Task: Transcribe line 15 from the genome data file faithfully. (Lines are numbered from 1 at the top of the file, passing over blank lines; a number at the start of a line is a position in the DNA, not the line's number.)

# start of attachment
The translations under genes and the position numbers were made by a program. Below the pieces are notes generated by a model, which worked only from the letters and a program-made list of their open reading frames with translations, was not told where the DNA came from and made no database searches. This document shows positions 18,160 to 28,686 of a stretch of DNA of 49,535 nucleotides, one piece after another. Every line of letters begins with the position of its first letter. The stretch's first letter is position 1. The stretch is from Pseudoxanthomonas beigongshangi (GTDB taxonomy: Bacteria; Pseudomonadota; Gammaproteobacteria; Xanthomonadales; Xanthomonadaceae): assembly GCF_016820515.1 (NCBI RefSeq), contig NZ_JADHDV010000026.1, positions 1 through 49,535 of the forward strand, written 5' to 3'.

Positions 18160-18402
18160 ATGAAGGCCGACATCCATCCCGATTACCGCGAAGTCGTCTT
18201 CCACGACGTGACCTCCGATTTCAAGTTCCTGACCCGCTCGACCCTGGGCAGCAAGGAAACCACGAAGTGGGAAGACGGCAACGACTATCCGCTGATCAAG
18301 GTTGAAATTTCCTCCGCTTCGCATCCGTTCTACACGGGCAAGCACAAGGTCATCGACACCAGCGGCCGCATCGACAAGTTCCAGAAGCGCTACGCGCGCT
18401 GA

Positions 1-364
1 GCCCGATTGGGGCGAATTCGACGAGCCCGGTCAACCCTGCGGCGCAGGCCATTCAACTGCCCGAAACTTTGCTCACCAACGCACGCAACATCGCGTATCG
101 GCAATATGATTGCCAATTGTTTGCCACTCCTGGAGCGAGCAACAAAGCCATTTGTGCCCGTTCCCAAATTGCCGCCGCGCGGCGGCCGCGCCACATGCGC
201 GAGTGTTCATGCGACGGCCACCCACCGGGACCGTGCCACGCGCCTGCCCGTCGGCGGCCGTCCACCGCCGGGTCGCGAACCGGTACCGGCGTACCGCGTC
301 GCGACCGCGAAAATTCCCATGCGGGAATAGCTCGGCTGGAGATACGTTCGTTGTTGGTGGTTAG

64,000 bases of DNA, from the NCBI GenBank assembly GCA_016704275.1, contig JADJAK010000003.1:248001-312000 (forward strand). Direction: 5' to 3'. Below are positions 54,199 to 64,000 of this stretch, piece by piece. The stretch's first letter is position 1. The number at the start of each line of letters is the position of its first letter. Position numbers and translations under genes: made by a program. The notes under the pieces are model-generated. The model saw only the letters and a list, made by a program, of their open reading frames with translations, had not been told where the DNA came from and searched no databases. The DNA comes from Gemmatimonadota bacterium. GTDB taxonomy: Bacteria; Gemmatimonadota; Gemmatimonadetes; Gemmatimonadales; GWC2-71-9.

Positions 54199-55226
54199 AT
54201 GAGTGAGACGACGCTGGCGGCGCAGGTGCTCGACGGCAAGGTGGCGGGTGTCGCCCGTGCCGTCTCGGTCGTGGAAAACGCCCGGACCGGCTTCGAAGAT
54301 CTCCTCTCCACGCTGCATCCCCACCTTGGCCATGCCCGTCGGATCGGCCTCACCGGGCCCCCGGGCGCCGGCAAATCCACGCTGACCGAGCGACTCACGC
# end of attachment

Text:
54201 GAGTGAGACGACGCTGGCGGCGCAGGTGCTCGACGGCAAGGTGGCGGGTGTCGCCCGTGCCGTCTCGGTCGTGGAAAACGCCCGGACCGGCTTCGAAGAT